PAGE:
Join us at GRIP in June
How many times have we struggled, mightily, to find even a single piece of information about a woman in our ancestry whose very identity is hidden in the records of her husband?
How many times have we found ourselves, years later, discovering that a child in our family had even existed?
How many times have we all wailed about the trials and tribulations of researching these hidden members of our families?
Well, there is help, y’know.
A whole intensive week of help, as a matter of fact.
This year is the year for that course at the Genealogical Research Institute of Pittsburgh (GRIP): Women and Children First! Research Methods for the Hidden Half of the Family, June 21-26, at LaRoche University.
And registration for this course opens Wednesday, February 5, at 11 a.m.
The Legal Genealogist has a special fondness for this course. Of all the classes I ever teach, this one tugs at my heartstrings in its emphasis on the women of our families — mothers, sisters, wives — and the children they bore and raised… and so often lost. Every single time it’s offered, I watch students light up as they realize that this set of records or that research plan could help them with an issue in their own families.
We cover a lot of ground in Women and Children First! — from understanding why we should — and how we can — research women and children first, through records of marriage and divorce, military pensions, the schools, the almshouses and other records of the poor, widowed and orphaned, courts of all types including probate and the criminal courts, business and the workplace, citizenship, and even manuscripts and newspapers.
With instructors like Blaine T. Bettinger, JD, PhD (“DNA and the Hidden Half of the Family”), Catherine B. W. Desmarais, CG (“‘Can you hear me now?’ Women’s Voices in Historic Court Records”), Kelvin Meyers (“Apprenticeships, Indentures, and Binding Out”), Michael Ramage, JD, CG (“The Right to Conduct Business: Was Your Ancestor a Feme Sole Trader?”), and Richard G. Sayre, CG, CGL, FUGA (“‘In the Line of Duty’ — Women and Children in Pension Records”), plus a few others from yours truly…, this course offers insights you just can’t get anywhere else.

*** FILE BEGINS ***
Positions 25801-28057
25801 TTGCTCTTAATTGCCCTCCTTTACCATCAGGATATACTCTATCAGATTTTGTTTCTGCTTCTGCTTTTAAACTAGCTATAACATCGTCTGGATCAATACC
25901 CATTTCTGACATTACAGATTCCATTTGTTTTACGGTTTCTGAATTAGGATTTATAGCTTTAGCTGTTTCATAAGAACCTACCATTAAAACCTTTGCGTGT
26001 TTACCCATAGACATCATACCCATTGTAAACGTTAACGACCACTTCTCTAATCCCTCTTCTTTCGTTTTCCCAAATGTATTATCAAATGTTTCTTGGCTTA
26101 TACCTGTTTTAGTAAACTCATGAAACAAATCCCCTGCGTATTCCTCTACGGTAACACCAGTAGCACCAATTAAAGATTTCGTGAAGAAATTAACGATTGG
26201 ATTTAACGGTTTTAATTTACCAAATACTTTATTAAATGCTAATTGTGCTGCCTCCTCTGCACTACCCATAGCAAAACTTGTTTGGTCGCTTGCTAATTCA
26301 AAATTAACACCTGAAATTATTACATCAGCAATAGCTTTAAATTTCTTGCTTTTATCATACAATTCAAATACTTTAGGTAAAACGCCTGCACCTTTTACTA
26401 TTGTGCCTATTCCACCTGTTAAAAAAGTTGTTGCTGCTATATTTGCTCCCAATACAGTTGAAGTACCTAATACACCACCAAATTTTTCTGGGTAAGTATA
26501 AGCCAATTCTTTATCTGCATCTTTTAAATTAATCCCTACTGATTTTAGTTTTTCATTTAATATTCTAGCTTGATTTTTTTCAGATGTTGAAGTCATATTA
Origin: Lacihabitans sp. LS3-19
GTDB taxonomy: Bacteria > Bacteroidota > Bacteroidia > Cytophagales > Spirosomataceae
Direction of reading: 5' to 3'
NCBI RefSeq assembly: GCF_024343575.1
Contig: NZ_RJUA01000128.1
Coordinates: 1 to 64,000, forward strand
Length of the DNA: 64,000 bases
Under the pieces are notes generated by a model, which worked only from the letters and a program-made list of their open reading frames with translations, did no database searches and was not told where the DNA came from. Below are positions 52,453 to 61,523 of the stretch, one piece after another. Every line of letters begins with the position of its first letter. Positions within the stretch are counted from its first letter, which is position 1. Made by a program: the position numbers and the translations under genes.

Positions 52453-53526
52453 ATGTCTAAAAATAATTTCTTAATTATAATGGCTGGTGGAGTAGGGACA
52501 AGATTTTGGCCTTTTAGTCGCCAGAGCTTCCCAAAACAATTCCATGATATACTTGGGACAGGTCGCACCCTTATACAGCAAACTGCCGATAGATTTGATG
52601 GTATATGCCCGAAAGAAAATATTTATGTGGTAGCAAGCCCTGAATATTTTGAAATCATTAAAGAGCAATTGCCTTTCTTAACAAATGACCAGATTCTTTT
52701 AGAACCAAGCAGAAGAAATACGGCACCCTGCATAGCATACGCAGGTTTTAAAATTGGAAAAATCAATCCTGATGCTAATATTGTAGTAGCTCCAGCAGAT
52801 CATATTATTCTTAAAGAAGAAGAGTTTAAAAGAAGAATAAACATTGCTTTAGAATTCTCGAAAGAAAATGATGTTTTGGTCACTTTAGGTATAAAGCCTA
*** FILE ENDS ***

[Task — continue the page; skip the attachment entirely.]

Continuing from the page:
GRIP itself is summer camp for genealogists. Held on the lovely and welcoming campus of a small university in the rolling hills outside of Pittsburgh, it’s like a week-long party with like-minded researchers who never ever roll their eyes when you talk about that third great grandmother.
Registration information can be found here on the GRIP website; early bird tuition is $475 if registered by April 1 and $550 afterwards. On-campus housing, including meals, for the week runs $450 in a private room and $350 per person in a room shared with one or two others. Free evening lectures during the week will include Kelvin Meters on “Draper and Shane; Historians or Hoarders?” and David Rencher on behalf of FamilySearch.
So come on out and join us, June 21-26, at the Genealogical Research Institute of Pittsburgh — and see what you can find out about Women and Children First! Research Methods for the Hidden Half of the Family.
Remember: registration opens Wednesday, February 5, at 11 a.m.
Don’t miss out.
Cite/link to this post: Judy G. Russell, “Finding the hidden half,” The Legal Genealogist (https://www.legalgenealogist.com/blog : posted 3 Feb 2020).